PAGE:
- Associated Press - Wednesday, February 17, 2016

SALT LAKE CITY (AP) - Utah’s state superintendent, who criticized the idea of spending more on education, stepped down Wednesday after about a year in office.

Superintendent Brad Smith said in a resignation letter that he no longer feels able to make a positive contribution, though he didn’t explain his decision further.

His resignation comes about a month into a 90-day medical leave of absence. Smith was dealing with chronic health problems that weren’t considered life-threatening, board spokeswoman Emilie Wheeler said then. Smith took the leave in January partly in response to the demands of the legislative session that’s now in progress, she said.

During the last session, Smith apologized for comparing teachers to crying children after they rallied for more school funding. He said he was tired and frustrated when he made the comments to the Salt Lake Tribune.

In the apology posted on the Utah State Office of Education website in March 2015, Smith said the gaffe had teachers believing he didn’t support them, but he praised educators as diligent and conscientious people who should get paid more.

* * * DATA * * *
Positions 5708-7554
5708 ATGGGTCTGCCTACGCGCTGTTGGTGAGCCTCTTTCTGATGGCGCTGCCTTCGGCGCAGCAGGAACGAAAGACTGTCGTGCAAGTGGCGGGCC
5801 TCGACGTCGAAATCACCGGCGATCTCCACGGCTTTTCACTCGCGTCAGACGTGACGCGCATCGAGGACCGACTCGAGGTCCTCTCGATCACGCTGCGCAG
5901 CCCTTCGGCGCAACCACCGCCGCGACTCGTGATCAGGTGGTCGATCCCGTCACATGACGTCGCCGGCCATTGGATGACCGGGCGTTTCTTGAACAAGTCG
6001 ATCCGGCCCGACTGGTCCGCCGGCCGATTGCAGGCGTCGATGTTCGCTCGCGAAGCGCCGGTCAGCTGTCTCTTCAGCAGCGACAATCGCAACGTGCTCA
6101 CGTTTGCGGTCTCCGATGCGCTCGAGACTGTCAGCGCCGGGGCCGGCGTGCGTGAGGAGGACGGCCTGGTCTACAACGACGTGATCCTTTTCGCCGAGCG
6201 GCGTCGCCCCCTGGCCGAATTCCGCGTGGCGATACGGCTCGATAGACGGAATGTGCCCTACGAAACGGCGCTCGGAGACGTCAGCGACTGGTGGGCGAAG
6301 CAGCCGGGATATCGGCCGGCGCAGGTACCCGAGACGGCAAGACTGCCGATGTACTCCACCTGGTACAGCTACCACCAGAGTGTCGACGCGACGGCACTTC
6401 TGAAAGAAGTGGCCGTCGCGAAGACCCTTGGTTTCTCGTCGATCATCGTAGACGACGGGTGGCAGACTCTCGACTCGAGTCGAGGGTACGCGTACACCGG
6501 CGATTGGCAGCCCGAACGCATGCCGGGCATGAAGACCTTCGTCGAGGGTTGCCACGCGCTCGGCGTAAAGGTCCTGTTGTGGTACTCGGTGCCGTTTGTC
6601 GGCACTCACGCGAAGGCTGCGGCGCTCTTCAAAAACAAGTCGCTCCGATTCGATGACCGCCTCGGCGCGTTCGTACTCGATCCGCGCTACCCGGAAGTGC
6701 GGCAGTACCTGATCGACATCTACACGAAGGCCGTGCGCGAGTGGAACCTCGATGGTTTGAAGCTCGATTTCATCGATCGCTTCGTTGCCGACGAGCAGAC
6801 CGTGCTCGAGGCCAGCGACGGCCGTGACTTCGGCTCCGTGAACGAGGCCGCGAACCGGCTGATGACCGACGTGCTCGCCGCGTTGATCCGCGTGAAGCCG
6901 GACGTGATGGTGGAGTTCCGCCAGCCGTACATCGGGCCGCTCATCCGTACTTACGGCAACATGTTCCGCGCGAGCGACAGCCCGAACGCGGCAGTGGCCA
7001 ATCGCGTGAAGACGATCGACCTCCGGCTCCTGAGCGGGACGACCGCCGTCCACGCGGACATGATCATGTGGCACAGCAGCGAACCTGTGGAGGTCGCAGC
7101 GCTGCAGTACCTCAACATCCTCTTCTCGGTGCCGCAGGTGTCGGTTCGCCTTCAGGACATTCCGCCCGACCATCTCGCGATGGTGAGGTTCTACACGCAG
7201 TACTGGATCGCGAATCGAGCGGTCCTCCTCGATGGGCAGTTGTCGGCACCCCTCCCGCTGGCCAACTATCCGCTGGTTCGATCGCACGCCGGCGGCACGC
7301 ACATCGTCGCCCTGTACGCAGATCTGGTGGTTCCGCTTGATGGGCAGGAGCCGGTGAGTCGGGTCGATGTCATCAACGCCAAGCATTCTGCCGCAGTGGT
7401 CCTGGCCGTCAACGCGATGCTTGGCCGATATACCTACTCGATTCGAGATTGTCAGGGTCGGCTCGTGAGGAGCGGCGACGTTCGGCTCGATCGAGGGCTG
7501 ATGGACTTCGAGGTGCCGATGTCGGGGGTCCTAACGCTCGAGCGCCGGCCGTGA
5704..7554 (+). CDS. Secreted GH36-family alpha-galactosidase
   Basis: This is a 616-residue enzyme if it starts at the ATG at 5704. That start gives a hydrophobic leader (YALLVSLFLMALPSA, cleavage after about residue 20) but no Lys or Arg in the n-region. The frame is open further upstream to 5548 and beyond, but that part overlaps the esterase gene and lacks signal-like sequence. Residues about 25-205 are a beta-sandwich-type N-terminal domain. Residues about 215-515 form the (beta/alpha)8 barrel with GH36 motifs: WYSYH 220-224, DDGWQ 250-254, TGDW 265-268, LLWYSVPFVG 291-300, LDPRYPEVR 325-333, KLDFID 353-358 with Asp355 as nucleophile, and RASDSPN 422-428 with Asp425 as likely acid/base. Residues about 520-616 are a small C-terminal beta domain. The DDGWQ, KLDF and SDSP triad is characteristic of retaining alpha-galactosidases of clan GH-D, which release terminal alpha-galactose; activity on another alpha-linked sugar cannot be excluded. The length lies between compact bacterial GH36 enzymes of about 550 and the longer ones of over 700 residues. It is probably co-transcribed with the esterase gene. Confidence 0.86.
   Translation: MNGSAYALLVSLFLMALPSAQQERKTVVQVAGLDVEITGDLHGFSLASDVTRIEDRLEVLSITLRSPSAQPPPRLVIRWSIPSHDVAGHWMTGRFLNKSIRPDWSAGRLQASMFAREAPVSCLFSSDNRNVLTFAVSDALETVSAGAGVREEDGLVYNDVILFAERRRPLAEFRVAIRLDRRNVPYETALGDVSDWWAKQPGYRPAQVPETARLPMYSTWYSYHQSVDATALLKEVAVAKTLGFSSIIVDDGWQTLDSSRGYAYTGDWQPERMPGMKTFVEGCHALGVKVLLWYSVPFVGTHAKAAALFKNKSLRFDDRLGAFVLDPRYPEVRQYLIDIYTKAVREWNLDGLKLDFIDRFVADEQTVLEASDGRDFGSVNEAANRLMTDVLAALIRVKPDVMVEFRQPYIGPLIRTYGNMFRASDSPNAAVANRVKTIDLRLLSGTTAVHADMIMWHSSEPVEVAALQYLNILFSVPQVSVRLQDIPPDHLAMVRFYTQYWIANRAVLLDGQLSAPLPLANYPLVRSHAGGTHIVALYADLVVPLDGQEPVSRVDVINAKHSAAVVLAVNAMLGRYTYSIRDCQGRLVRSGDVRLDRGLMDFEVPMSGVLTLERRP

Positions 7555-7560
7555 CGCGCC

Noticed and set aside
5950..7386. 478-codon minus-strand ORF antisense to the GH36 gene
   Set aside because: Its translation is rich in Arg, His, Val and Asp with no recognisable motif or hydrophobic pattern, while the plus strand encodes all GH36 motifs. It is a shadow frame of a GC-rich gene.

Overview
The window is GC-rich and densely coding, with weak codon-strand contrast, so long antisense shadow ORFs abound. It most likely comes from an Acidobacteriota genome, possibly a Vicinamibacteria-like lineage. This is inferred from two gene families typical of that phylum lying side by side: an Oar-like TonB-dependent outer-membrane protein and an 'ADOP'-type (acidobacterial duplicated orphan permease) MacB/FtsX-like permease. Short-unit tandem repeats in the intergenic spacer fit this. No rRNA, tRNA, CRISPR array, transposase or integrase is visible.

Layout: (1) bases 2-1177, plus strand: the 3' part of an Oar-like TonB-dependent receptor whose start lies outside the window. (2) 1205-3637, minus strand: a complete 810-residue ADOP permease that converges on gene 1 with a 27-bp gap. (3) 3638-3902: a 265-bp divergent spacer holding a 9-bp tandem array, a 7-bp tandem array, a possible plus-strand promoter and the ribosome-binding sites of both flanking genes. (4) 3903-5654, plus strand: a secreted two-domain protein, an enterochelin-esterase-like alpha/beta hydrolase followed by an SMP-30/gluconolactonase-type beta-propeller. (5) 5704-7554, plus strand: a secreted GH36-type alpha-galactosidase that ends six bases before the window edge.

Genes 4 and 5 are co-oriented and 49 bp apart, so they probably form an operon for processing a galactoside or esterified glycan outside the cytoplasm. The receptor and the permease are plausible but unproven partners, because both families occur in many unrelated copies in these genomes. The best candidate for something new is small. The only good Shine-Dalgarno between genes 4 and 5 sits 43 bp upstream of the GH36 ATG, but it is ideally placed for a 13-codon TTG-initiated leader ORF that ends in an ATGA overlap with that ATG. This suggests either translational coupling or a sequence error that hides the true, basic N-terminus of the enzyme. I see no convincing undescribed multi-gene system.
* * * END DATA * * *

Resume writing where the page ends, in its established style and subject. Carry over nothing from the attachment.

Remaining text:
Later that year, he said it’s not a bad thing that Utah ranks lowest in the country for per-student education spending.

He told a Utah Taxpayers Association conference that there’s no virtue in rising higher on that list and no particular vice in being low on it.

He was hired in November 2014 after serving as chief of the Ogden School District for three years, where he earned a reputation for trimming programs and staff.

In his tenure at the helm of the state school system, Smith brought together an effective administrative team and was instrumental in putting into place a turnaround program aimed at helping Utah’s struggling schools, the State Board of Education said in a statement.

Smith said he’s proud to have “repaired a fractured relationship with lawmakers” and is leaving the office in a stronger position than he found it.

He said he hopes to keep working in the educational field.

Deputy Superintendent Sydnee Dickson was named acting superintendent when Smith took medical leave, and the board said she will continue in that role.

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